In the lead up to the next federal election, which will be held sometime before May 18, 2019, there will be no celebrities telling you to vote.
When you do vote, you won’t receive a ‘I Voted’ sticker to wear proudly on your chest.
Australia has never done all of that.
Because in Australia, voting is not a right afforded to a citizen. It’s a responsibility expected of them.
In 1912, a decision was made, which fundamentally shaped the course of our history.
When drafting the bill for compulsory voting, Senator George Pearce said: “Too often [voting] is looked upon merely as a privilege, because people throughout the world have had to fight for it – in some instances under distressing conditions … but I venture to say that in a country like Australia, where we recognise that every man and woman should have the right to vote, that right becomes more than a privilege – it becomes a duty.”
Compulsory voting, history tells us, is critical to a fair election.
When a population is given the choice, the extremes are over-represented; those angry enough to get to the booths. Then there are the wealthy, the older, the urban, and the well-educated.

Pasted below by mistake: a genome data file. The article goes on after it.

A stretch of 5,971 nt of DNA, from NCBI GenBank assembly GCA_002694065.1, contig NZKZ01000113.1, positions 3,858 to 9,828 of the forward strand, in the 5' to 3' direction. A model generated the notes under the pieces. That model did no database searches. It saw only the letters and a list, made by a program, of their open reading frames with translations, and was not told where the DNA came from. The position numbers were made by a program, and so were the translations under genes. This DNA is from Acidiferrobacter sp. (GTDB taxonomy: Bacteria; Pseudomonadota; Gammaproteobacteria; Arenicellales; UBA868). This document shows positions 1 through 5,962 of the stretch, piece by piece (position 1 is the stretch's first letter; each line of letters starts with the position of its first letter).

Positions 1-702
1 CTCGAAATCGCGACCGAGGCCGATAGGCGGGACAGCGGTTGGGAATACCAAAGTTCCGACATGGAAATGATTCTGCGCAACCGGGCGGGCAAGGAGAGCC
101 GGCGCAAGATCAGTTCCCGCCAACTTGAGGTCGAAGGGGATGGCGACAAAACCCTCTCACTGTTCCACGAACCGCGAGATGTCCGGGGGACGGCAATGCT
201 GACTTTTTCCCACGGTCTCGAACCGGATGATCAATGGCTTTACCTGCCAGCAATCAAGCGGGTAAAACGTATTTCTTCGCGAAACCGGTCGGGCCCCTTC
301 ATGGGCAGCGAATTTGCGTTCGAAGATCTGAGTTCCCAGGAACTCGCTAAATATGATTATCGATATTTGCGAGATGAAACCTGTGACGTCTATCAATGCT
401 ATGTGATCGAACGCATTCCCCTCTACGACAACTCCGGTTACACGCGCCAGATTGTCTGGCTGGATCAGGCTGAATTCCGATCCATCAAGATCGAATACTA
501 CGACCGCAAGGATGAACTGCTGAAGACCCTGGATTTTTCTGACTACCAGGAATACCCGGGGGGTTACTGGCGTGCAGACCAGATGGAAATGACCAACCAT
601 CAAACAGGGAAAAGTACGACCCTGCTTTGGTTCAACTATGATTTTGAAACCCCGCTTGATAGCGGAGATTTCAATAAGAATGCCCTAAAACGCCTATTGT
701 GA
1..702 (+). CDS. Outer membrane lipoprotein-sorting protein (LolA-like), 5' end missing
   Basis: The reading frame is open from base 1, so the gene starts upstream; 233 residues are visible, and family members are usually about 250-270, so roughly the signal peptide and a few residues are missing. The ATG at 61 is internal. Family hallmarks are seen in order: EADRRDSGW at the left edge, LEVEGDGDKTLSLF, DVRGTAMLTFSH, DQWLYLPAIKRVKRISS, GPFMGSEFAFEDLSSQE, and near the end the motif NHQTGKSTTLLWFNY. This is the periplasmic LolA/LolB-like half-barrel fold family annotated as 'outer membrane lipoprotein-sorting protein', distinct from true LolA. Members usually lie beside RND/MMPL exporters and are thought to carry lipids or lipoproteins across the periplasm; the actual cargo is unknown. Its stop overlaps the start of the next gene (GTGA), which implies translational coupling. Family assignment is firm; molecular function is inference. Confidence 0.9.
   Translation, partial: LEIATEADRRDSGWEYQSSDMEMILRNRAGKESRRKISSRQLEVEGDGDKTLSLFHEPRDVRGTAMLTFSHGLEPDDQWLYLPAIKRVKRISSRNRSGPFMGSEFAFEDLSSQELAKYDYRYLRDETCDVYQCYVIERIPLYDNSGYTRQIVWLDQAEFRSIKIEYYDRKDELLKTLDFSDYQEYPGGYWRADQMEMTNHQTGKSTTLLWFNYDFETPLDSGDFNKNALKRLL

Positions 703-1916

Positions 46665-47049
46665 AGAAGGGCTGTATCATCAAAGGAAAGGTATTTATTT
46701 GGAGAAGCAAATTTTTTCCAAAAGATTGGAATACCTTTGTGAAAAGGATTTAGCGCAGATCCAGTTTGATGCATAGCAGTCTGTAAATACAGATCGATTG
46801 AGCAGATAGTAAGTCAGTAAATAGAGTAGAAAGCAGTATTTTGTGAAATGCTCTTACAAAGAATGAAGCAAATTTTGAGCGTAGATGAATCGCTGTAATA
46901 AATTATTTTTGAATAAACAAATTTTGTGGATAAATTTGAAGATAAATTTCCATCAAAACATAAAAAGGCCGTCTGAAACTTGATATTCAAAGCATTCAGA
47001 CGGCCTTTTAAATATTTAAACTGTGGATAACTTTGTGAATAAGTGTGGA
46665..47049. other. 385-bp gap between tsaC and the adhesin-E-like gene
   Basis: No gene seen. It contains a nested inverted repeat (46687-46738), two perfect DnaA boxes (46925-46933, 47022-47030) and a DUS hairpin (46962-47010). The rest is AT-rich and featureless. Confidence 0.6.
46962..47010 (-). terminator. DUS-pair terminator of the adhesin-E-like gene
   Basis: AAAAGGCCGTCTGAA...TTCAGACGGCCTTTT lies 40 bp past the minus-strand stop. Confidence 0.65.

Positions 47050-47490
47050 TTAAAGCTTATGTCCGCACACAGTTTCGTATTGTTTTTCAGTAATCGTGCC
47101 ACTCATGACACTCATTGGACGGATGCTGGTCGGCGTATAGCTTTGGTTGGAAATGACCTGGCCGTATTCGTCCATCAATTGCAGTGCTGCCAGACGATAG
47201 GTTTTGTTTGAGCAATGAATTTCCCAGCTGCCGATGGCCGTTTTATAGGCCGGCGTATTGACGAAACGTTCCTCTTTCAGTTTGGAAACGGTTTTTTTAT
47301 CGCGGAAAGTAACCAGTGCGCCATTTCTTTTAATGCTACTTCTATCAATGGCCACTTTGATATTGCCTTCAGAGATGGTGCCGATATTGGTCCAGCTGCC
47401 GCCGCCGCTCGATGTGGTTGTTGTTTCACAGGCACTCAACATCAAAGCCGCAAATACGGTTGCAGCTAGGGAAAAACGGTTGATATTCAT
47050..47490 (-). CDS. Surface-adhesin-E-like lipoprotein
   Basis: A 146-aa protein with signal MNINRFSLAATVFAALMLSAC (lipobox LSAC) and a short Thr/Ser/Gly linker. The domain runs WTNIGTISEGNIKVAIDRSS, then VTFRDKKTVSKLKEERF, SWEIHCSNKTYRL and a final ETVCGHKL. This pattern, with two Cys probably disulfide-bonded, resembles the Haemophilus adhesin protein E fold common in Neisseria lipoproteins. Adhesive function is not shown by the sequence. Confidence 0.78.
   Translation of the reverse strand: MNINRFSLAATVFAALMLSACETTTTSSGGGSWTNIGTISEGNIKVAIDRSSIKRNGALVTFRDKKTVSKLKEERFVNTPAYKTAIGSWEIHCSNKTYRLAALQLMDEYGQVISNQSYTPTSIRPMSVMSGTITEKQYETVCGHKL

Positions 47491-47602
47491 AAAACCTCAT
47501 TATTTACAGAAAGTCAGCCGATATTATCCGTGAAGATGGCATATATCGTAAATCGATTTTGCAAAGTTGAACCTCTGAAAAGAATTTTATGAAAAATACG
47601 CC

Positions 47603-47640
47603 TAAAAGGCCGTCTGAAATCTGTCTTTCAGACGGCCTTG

Underrepresented, unsurprisingly, are the low-paid. The disempowered. The isolated and the disadvantaged. Those who can’t get time off work, because their country mandates they vote in the middle of a work week – on a Wednesday.
And that is hardly by accident.
Former President Barack Obama said, “There’s a reason why some folks try to keep them away from the polls…”
If you can control who votes, then, to some extent, you can control the outcome of an election.
There are only 10 countries on the planet who enforce compulsory voting, and we are one of them.
Our history is far from perfect. To be clear, when voting was made ‘compulsory’ in 1912, that did not include our Indigenous population. True compulsory voting was therefore not fairly implemented until 1984 – 72 years later.
Who votes, simply, determines who matters.
While the United States attempts to stir up momentum and convince their population to turn up to the ballot box – Australia has already made their decision.
A politician’s victory or loss should not be determined by turnout. And in some nations around the world, it is.
As the results for the midterm elections flow in, I can’t help but think: Thank you Australia, for a decision made more than a century ago.
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